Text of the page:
Editor’s note: This column appeared Wednesday in the Tennessean. Clergy for Tolerance continues to gather signatures from clergy who support the letter to presidential candidates. To read more and to sign the letter, click here.
Concerned about the rising tide of anti-immigration rhetoric and punitive bills in statehouses across the country, Tennessee faith leaders have taken a number of pro-active initiatives to speak constructively about the moral obligations of our society to treat the undocumented justly.

Some 300 middle-Tennessee faith leaders attended a November 2011 breakfast where William Willimon, bishop of the North Alabama Conference of the United Methodist Church, admitted that Alabama’s faith leaders “were slow to realize how nefarious” the new Alabama law was for their state.

In January, 125 clergy attended a screeningofthedocumentary “Gospel Without Borders,” which included a panel of Episcopal, Lutheran and Methodist bishops. The bishops spoke to the need for congregations to address the issue.

On Feb. 9, Clergy for Tolerance emailed a statement from faith leaders to 22 officials with the four leading Republican presidential campaigns, urging them not to bring “the highly charged and negative campaign rhetoric, advertisements and promises on immigration” into Tennessee.

“Please do not inject our state with the language of ‘illegals,’ the unworkable ideas of deporting millions of individuals and thereby destroying families, and the heated claims that characterize the undocumented and their children as a class of criminals,” read the statement.

Methodist and Lutheran bishops, rabbis, Islamic leaders, a divinity school dean, pastor of the First Baptist Church of Nashville, pastor of Nashville’s Westminster Presbyterian Church, Episcopal priests, a Lipscomb University professor and others signed the initial letter.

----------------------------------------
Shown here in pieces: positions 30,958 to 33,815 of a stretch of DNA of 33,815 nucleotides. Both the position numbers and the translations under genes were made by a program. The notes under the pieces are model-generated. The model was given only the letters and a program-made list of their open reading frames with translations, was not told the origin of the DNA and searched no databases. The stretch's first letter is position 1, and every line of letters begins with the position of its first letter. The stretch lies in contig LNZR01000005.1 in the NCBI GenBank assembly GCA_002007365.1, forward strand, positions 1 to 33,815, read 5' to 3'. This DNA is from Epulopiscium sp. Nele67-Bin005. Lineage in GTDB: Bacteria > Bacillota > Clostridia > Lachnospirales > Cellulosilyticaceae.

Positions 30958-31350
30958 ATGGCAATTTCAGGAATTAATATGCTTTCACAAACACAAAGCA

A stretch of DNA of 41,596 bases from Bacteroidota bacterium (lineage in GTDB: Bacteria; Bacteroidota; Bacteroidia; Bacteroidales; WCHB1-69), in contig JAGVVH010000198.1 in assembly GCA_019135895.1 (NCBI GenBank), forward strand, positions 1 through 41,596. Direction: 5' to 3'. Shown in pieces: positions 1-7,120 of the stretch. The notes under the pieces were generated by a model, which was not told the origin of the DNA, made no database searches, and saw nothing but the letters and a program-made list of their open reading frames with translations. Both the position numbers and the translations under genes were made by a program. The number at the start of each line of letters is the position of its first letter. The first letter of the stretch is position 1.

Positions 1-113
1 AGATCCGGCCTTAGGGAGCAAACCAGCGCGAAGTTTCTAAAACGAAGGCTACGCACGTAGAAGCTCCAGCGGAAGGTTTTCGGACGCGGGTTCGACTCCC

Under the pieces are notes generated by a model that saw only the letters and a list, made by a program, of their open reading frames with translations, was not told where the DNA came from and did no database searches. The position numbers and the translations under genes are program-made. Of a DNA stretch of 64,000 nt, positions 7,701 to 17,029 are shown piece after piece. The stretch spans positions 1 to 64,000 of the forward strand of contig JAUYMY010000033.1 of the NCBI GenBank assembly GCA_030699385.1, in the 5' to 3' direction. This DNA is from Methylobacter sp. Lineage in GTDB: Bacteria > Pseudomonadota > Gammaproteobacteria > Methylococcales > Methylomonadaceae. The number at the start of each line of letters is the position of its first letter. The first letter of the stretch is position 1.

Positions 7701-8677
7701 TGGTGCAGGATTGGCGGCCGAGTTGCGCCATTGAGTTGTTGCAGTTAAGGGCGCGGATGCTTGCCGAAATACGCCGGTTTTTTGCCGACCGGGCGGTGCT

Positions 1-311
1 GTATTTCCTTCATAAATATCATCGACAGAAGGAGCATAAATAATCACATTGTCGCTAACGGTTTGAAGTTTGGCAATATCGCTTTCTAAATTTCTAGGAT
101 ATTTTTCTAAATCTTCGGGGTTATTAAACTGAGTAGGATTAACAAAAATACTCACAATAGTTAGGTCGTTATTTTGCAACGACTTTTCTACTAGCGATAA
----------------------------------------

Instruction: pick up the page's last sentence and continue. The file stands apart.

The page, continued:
Now, roughly 287 faith leaders have signedtheletter. And the number of signatories continues to swell.

“We…share the goal to advance the common good. We teach the Golden Rule and seek to treat others as we would want to be treated. We believe all people of faith and goodwill must welcome the stranger, protect the vulnerable and seek justice for the poor,” said the document.

The letter added: “We respect the rule of law. We also know that at times the rule of law results in unjust law. For example, segregation was perfectly legal, but reflective of unjust law. The internment of Japanese Americans was perfectly legal, but reflective of unjust law. Denying women the right to vote was perfectly legal, but reflective of unjust law. We are concerned that campaign rhetoric may result in unjust laws for the undocumented.”

Expressing dismay at the “destructive discourse of American politics,” the document said, “We think that the heated nature of campaigns that deny the undocumented their human rights, demonize an entire class of human beings as criminals and deliver unworkable and unjust solutions robs the public square of much needed civility and harms society’s efforts to find common ground to advance the common good.”

The signatories said that their deep concern applied “to all candidates and campaigns this year.”

Citing President Abraham Lincoln, faith leaders expressed their hope that the presidential campaign in Tennessee will touch “the better angels of our nature.”

RobertParham is executive director of the Baptist Center for Ethics, co-producer of “GospelWithoutBorders” and a letter signatory.

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